The first day we set up camp. The next day we went to Cueva Negra and Cueva Aleman. Negra gave us a glimpse of the unique arrangement of this type of cave and Aleman had giant windows overlooking the ocean - exactly why I wanted to go along on the trip!!! The second day we set out with a reluctant expedition member who wasn't exactly sure where we were going but gave it his all. After wandering around in the inhospitable terrain we turned back and went to a cave we later found out was Gato. This had nice windows and was a maze of interesting formations. On the way back we found Esqueleto which was very nice as well. We were too tired and hot to explore Esqueleto that day so we did it the next day. It demanded a full day of exploration! Then next day the rangers loaned us a 4 wheel drive vehicle (like an open but low Jeep thing) so we could head to the Faro. This took an hour to do going on the small "road" you see in this photo. This was a highlight of magnificent 200 foot cliffs with caves right on the edge! This was the amazing part of the trip. When we were in the caves there was thunder, lightening and a lot of rain which made for an interesting return trip.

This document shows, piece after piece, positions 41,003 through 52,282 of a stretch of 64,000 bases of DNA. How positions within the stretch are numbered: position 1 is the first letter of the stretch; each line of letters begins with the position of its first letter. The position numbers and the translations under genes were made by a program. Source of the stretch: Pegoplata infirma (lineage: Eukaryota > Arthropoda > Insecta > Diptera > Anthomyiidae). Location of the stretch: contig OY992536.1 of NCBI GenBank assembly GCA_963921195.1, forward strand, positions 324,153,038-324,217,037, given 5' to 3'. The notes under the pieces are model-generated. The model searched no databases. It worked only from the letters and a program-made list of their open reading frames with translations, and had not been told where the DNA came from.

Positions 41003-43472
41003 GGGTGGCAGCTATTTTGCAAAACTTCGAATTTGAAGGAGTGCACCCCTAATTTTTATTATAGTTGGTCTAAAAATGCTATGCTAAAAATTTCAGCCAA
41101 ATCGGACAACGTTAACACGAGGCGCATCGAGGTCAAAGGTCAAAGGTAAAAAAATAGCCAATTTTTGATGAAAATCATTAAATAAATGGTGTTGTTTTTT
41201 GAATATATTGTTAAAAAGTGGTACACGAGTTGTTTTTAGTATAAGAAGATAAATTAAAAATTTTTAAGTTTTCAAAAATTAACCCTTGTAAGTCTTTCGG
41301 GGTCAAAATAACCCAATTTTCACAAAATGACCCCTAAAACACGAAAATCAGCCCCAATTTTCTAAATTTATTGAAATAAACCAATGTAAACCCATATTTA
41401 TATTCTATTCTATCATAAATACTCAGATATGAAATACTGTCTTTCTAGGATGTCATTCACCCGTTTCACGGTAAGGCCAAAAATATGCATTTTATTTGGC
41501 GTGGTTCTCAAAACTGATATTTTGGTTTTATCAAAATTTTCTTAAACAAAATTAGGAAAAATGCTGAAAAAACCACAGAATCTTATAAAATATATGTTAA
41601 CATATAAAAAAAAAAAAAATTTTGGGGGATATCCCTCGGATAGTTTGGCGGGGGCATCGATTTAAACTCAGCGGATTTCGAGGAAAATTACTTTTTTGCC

This is some rail left behind from guano mining. We never did get a clear answer about whether it was bird or bat guano - we only saw a few bats and no seabirds in the cliffs. Mining was done from 1887 to 1927 and the operations devastated the caves and were pretty extensive.The guano was packaged as fertilizer. Here's some of the swiss-cheese formations that characterize the caves.
This is looking out of a cave at the ocean, most likely the Caribbean side.
The caves had dirt floors and were pretty monotone compared to what we are used to. Everything on the island was flat flat flat until the drop off. You can see how open and cavern-like these caves are.
What was interesting about these caves was the general arrangement of columns in them. There were some damns, stalagtites, stalagmites,straws, flowstone but most were not as decorated as what we are used to. We did see "cave pearls" for the first time and they were really neat - kind of look like rounded pebbles.
Looking at the photos it is hard to tell which way is up. The interesting formations make it hard to tell.

I think this is Frank's hand collecting stalactite drips.
I think these are gypsum flowers but I'm not sure.